Sara Pavlak (Agnes) literally has the face of an angel. She is heart-wrenching as a naïve and abused girl who has never seen the outside world. Agnes would possibly be diagnosed with Post-Traumatic Stress Syndrome as well as Disassociative Identity Disorder in these modern times of needing a label for everything. This Agnes is buried in her trauma and possibly a miraculous anomaly that cannot be explained. The stigmata that bursts from her hands is a shock that draws audible gasps from the audience. Ms. Pavlak so deeply inhabits the pure novitiate that the viscera of blood on her gleaming white habit is almost obscene. One cannot imagine this innocent waif being invaded by the carnality of intercourse but when she is in the throes of hypnosis-induced orgasm there is a raw sensuality that is at once powerful and transcendent.

These three actresses play seamlessly off of each other. The timing and movement is very important in such a stark production. There is not much room for missteps and they make none.

Jacob Christopher Green’s direction is seamless and well modulated. This is a drama that has the potential to go way over the top, and agonizing to watch (as in the case of the 1985 film featuring Jane Fonda, Anne Bancroft, and Meg Tilly). Playwright John Pielmeir’s script is made for the subtleties of the stage and for understated performances that explode and knock you back in your seat. Brava ladies, Bravo Mr. Green, and kudos to Hubris Productions.

   
  
Rating: ★★★½
  
  

Agnes of God runs through April 16th, with performances Saturdays at 8:00pm and Sundays at 3:00pm. Performances are at the Greenhouse Theater Center, 2257 N. Lincoln. Tickets are $25, and can be bought online or by calling 773-404-7336.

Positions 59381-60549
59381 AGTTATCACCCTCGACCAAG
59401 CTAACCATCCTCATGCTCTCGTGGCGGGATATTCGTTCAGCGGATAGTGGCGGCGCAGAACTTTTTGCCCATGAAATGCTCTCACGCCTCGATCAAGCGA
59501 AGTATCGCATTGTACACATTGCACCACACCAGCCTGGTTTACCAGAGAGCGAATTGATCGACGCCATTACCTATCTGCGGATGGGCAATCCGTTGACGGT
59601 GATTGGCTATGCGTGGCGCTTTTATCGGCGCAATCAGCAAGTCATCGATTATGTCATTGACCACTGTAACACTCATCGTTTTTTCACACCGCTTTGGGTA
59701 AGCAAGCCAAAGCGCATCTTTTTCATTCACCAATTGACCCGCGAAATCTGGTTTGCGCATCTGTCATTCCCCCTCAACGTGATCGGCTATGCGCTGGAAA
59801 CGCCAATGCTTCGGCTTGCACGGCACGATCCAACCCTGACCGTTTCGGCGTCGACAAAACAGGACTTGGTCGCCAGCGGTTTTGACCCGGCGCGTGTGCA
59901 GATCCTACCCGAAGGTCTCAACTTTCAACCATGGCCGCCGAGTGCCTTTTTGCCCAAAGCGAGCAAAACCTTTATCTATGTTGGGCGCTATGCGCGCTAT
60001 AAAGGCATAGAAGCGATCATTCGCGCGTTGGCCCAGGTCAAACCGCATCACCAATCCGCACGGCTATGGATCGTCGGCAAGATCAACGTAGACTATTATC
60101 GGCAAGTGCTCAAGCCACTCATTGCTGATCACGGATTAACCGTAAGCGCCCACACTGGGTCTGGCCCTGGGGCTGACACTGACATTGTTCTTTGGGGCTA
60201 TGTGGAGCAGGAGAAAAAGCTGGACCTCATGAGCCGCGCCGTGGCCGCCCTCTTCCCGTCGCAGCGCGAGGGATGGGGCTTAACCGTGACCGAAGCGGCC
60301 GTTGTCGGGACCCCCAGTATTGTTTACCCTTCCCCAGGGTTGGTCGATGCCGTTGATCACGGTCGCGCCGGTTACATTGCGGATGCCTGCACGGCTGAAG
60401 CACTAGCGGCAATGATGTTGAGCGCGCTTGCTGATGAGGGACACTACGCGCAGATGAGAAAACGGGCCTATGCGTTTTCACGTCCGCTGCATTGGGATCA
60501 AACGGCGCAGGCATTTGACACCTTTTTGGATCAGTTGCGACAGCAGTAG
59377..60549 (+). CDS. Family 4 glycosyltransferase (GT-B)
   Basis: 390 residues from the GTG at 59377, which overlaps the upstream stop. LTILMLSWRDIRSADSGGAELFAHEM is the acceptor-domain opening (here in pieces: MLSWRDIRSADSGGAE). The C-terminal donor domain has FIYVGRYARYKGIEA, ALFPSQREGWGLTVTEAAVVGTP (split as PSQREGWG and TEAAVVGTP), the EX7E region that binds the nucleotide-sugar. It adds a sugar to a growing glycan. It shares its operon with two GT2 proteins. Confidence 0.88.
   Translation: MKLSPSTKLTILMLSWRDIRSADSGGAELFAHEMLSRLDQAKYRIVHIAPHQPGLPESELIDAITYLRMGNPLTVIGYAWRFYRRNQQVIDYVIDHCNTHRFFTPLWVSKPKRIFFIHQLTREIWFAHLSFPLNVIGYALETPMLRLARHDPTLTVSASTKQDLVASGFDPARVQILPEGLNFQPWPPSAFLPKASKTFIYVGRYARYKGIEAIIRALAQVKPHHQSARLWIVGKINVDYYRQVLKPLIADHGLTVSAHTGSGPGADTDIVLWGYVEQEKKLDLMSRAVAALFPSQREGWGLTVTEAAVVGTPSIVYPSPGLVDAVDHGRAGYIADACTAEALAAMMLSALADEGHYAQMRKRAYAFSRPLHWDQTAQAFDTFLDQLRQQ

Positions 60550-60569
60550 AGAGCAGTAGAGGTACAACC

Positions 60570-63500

The 2011 season of Hubris Productions will donate portions of their proceeds to Humboldt Park Social Services. It is the Hubris mission statement that they provide entertainment, inspiration, education, and charitable giving. It is a worthy cause and definitely worth your time in the theater.

  
  
March 13, 2011 | 0 Comments More

REVIEW: Steel Magnolias (Hubris Productions)

Hubris production could use a touch-up

steel magnolias_004 

   
Hubris Productions present
  
Steel Magnolias
   
Written by Robert Harling
Directed by
Lavina Jadhwani
At
Greenhouse Theater Center, 2257 N. Lincoln (map)
Through July 31  | 
tickets: $25  | more info

Reviewed by Oliver Sava

steel magnolias_005The 1989 film version of Robert Harling’s Steel Magnolias is one of the definitive chick flicks of all time: empowering, hilarious, emotionally devastating, and featuring one of the best female ensembles ever assembled on screen. Harling’s characters are southern women bursting at the seams with charisma, and they require the  larger-than-life personalities of a Dolly Parton or Shirley Maclaine to make their struggles spectacular. Directed by Lavina Jadhwani, the actors of Hubris’s Steel Magnolias lack the energy that makes these characters enthralling, resulting in a plodding production that never makes it to the emotional heights that the script has become known for.

Harling’s play depicts the key moments of diabetic Shelby’s (Sara Pavlak) adulthood – her wedding, pregnancy, motherhood, etc. – and how these events affect her mother M’Lynn (Stephanie Wooten-Austin) and other women of Chinquapin, Louisiana: salon owner Truvy (Calidonia Olivares), sardonic widow Clairee (Sharon Roseri), eccentric curmudgeon Ouiser (Lorraine Freund), and new girl Annelle (Jessica Maynard). In Truvy’s salon, these six women argue about wedding colors, gossip about local ladies, and experience the occasional breakdown in an environment free of testosterone. On paper, the generations-spanning assortment of personalities should be quite entertaining, but the potential of the characters isn’t reached by the ensemble.

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From the very opening scene it is obvious that Steel Magnolias needs a lot of fine-tuning: the actors stumble over lines, the comedy revolves too heavily on gags (Annelle drops things! A lot!), and Truvy’s hair is way too flat. That last one is just mind-boggling, as big hair should be at the top of any designer’s checklist for this show. As the production continues, the lack of chemistry between the actors makes it apparent that there is still much character work to be done, starting with a much needed jolt of electricity to the dull performances.

   
   
Rating:★★
   
   

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June 29, 2010 | 0 Comments More